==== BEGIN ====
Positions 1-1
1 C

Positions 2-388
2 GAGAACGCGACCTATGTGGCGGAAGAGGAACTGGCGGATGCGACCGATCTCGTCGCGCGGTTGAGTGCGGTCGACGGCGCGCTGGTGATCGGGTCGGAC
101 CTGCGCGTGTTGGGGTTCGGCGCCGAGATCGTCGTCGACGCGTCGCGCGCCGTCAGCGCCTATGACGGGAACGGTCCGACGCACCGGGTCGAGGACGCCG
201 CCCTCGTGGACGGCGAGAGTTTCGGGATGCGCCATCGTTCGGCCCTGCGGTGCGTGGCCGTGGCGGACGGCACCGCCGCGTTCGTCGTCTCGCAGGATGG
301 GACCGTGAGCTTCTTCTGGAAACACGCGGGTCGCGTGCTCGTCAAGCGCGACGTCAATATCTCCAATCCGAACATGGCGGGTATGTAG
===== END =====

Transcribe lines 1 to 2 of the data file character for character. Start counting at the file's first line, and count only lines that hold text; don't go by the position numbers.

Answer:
Positions 1-1
1 C